Portrait of a Baltimore anti-Trump tax resister

City Paper

Thirty-eight-year-old service industry worker Kesh (who asked to be identified by her first name only) didn't pay her taxes last year and she won't be paying them this year either.

Last year, it was because she didn't have the money—she faced a penalty under the Affordable Care Act for not having health insurance.

"Because I couldn't afford to pay for my insurance last year, they charged me a penalty for that—a penalty for being poor," she says during her 15-minute break at work. "They took [my refund] and charged me another 85 dollars for something else [and] I'm here having to decide whether, 'OK, well do I have lights or medicine?' And then I go with lights and I get penalized at the end of the year for choosing to have lights."

This year she isn't paying because of last year's penalties and the election of Donald Trump, which got her thinking more about where her tax money goes and the fundamental "bullshit" of it all, she says.

"It's just that even the idea of me working and you're going to take things from me that I'm trying to put money together so that I have a place to live and to eat...and where does that tax money go to? Not to me, not locally—not for me or for making my neighborhood safe," she says. "It's not going to anything that I can see personally that is going to benefit me. But me paying it is definitely going to hit me. Not having that money that needs to go towards other things that I have to pay that affects me immediately. That's a loss for me."

For her, a gay, African-American woman, she just can't pay a government run by president Donald Trump: "I'm all the groups that are hated. I've decided to come to earth in this body and be black, be a woman, gay, so you know, I get hit on every side of it. I was a teenaged mother, I'm a single mom—I'm all the things [Trump and Republicans] hate."

Then there's Trump's refusal to release his taxes and exploration of, seemingly, as many loopholes as possible.

"You have someone who is the head of the country that has no responsibility—he is in the place where he could pay his taxes and not even worry about it and have the ability to take care of all his needs and for him to have loopholes, but people like me, that are struggling to even pay their light bill?" she says, then she shakes her head. "No."

Living in Baltimore, where Freddie Gray died in police custody in April 2015 and where, just last month, Trump-appointed Attorney General Jeff Sessions attempted to thwart police reform in Baltimore by demanding a pause on the Department of Justice's consent decree, taxes funding the police are an issue for her.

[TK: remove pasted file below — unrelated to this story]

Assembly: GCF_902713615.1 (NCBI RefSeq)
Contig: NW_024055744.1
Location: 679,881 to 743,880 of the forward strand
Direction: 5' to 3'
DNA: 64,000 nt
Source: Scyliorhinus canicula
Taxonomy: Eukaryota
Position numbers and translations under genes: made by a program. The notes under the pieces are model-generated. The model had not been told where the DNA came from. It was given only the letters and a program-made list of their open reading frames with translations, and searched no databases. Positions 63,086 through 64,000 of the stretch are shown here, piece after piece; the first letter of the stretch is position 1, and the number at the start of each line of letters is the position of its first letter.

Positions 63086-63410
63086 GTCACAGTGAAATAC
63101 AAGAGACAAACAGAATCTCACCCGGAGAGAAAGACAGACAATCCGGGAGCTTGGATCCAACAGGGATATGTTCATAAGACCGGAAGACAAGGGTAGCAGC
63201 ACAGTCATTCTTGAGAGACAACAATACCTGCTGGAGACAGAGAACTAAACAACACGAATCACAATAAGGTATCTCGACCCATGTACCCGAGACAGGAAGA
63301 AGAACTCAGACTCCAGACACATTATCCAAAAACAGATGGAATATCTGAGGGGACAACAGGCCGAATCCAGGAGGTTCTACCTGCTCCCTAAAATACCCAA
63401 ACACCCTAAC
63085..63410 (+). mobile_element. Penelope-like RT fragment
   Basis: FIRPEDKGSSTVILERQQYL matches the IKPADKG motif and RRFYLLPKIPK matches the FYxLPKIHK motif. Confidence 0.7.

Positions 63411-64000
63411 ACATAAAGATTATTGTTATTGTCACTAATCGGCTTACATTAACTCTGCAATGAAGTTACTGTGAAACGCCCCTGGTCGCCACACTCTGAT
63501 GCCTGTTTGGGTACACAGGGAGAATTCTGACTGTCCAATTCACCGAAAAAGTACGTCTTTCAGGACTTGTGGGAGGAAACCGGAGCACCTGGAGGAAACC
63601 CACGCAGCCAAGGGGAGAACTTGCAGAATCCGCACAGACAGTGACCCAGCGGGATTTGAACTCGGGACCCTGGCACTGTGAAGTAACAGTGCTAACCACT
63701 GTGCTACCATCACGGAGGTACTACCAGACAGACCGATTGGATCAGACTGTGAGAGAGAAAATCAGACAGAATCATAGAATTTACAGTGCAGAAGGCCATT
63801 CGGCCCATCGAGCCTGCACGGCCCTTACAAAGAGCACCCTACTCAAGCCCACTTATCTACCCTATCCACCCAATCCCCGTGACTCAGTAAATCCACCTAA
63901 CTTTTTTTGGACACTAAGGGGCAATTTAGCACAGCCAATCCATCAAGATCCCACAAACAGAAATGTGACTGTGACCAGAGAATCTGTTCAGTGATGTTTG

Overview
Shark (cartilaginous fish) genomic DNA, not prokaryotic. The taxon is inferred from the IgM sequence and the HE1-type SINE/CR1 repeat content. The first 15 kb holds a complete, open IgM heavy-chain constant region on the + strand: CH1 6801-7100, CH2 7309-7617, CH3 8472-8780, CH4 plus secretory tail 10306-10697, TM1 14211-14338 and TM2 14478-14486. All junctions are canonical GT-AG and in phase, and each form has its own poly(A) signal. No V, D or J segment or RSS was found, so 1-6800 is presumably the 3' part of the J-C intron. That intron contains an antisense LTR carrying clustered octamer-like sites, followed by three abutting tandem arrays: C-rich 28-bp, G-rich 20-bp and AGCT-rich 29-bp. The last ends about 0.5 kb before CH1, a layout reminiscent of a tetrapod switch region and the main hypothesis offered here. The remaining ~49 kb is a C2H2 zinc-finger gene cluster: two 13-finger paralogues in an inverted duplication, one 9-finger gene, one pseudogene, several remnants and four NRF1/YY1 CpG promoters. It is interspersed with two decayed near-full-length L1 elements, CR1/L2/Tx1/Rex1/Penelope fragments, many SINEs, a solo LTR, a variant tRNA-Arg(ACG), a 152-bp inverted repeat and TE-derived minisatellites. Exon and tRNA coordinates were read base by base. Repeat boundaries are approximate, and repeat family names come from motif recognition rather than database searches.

"I know that my tax money is going to to the police and I can walk down the street and get shot. I can get shot by my own money and get killed by my own money, and there's no one that's gonna do shit about it. So basically I'm giving you money to kill me and people that look like me," she says. "And then we still have to struggle and worry about how to live and the rest of all the things that go along with being black."

Police receive some federal funding, though they're primarily funded through local and state governments, though Kesh also isn't paying her state taxes.

Like many black mothers, she has given her three children some variation of "the speech"—about how being black in this country means you're percieved as a threat. Recently she also gave her oldest son, who just graduated high school, and is now working and so, he is being taxed himself, another speech.

"I basically tell him that all of this is bullshit. None of these things, if the system fails, you didn't fail. It failed you," she says. "It's out there but you don't have to participate in it mentally, spiritually, financially."

After work, Kesh catches a ride home from a co-worker. Usually, she'll take the bus, but it looks like it's about to rain and taking the bus is a headache in Baltimore because public transportation here "fuckin' sucks" and the buses are often late and that might mean standing out in the rain for 45 minutes. Walking from the bus to her house late at night is dangerous anyway. Lyft's an option too, she acknowledges, but she's trying to save money right now.

As she rides down pothole-packed streets on the east side of Baltimore, the conversation jumps back to Trump: "He made it really clear that paying taxes doesn't fuckin' matter. You can do what the fuck you want to do. For me to be stressed out about whether I pay or not when you can see other people totally not do what they're telling us to do and still prosper, then what the fuck?"

Unlike longtime tax resisters, Kesh is new to this. She doesn't know where it will lead her yet—hence her decision not to use her name. The Internal Revenue Service may target her, but not paying feels right.

"I'm basically saying, 'Fuck you.' I'm keeping my money. 85 dollars—I refuse to even pay that," she says. "I'm not paying until I get what I need out of it. When you go buy something and it doesn't work you don't keep buying it. I'm not buying it anymore. I'm choosing not to pay for this."

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